Low cash flow
A company’s cash flow statements are one of the first places to look for signs of trouble. Negative cash flow occurs when cash payments exceed cash income. Low cash flow occurs when cash income barely covers cash payments. While it is true that even profitable companies can experience low cash flow situations at one time or another due to a variety of factors, consistently low or negative cash flow over a sustained period is often a sign that cash in the bank is running low, and the company is headed for trouble.
Disappearing profit margins
Net profit margin – a company’s net profit divided by its sales – is usually a good measure of a company’s ability to effectively manage its most important costs. In some ways, a company’s net profit margin is more important than the dollar value of its profits because it is a better indicator of a company’s future profitability as it grows. When these profit margins decline from one year to the next, it is a clear sign of trouble. Historical profit reports are available online through the Securities and Exchange Commission. It is best to look at the last five years of data in order to get an accurate sense of a company’s viability.
Too much debt
Debt can quickly overburden a company and prevent it from meeting its financial obligations. Companies that have borrowed heavily in order to finance new activities or that simply continue operations may find themselves in serious difficulty, particularly if interest rates go up. To get a sense of whether a company’s debt load is comparable to others in the industry, it can be helpful to compare its debt ratios with those of its competitors.
Slow inventory turnover
The rate of inventory turnover is a useful indication of whether a company may be slowing down. However, it’s important to distinguish between long- and short-term causes of slow turnover. General economic conditions could be a short-term cause, but slow inventory turnover over a prolonged period could be a sign of a longer-term problem, such as a product line that is not kept current.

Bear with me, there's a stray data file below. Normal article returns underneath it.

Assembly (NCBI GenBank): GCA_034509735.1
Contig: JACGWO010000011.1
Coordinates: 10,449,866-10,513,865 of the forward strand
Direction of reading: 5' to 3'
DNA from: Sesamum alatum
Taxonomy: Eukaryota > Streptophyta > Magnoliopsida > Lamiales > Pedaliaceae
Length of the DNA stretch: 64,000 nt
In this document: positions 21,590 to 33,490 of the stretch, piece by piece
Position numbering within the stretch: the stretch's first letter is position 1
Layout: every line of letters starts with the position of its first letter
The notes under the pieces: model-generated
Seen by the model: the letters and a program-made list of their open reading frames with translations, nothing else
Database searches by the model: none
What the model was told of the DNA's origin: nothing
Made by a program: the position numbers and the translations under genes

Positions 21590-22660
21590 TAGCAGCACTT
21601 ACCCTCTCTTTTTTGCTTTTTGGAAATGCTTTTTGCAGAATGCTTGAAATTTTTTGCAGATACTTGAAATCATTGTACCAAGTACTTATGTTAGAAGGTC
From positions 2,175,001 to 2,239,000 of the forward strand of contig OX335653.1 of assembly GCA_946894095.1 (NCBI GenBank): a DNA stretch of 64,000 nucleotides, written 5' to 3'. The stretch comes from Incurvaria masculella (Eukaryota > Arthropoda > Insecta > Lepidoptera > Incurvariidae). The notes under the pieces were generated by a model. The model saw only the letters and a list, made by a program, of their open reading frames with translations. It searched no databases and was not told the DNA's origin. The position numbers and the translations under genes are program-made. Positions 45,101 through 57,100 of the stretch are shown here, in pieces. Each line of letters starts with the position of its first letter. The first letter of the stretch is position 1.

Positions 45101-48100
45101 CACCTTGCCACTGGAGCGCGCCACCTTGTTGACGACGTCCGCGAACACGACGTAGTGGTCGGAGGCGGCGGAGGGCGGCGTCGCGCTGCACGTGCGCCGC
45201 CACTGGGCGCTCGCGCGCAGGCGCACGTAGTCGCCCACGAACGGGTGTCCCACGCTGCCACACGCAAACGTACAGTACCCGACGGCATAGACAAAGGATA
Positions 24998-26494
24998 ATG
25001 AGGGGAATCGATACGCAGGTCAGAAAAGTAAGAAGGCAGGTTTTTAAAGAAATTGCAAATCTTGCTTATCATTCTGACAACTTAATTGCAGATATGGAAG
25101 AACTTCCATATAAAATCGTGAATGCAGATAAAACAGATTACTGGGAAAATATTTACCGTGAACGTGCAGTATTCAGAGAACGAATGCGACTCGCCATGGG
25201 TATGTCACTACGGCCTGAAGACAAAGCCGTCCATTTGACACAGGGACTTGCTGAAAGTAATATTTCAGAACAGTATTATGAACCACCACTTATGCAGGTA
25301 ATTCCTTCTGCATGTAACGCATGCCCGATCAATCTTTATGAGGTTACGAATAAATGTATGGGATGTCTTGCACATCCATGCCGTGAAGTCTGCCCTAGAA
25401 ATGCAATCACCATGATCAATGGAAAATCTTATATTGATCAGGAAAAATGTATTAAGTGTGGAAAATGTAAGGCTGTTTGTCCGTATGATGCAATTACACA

A change in accounting methods
Accounting rules are clearly set by a collection of principles known as the “generally accepted accounting principles” (GAAP), which are available online through the Financial Accounting Standards Board. Companies experiencing difficulty sometimes attempt to hide their problems by switching their accounting methods while still abiding by GAAP standards. The fine print in the financial notes will indicate whether a change of this kind has been made.
A change in auditors
Recent academic studies have shown that auditor resignations increase as a company’s financial health deteriorates, so a change in auditors should not be taken lightly. Auditor replacement can indicate a number of serious problems, including disagreement over the reliability of a company’s accounting.
Operational moves that appear to have little purpose other than to give a company a quick infusion of cash could be a sign that a company’s creditors, such as its suppliers or lenders, want to collect on debt that the company is not otherwise in a position to pay. Examples of “cash grabs” include a sudden slashing of prices in order to quickly increase sales volume or the abrupt sale of core business assets.
Relaunching and rebranding
If a company is carrying out a rebranding exercise or relaunch, you should question whether it’s a move that complements the existing business or creates a potential new income stream, or if it’s simply an attempt to lift a flagging performance. A process that does little more than repackage the existing business without significant indications that any flaws are being addressed is usually a cause for concern.
A company facing insolvency will usually make an effort to cut costs wherever possible, and the quality of the products or services is often one of the first things to be sacrificed. Slower delivery times, shoddy workmanship, and a failure to return calls are reliable signs of distress.
Sudden changes at the management level
Resignations, new hires, or changes in responsibility at the management level could be business as usual, but they bear investigating to determine if more serious problems are at the root of these changes. For example, companies in financial difficulty may bring in new management team members to assist in reviewing and changing a company’s business practices. Key resignations may indicate impending bad news. Moreover, greater involvement from senior management in a company’s day-to-day finances could signal tighter cash flow and decreasing revenue.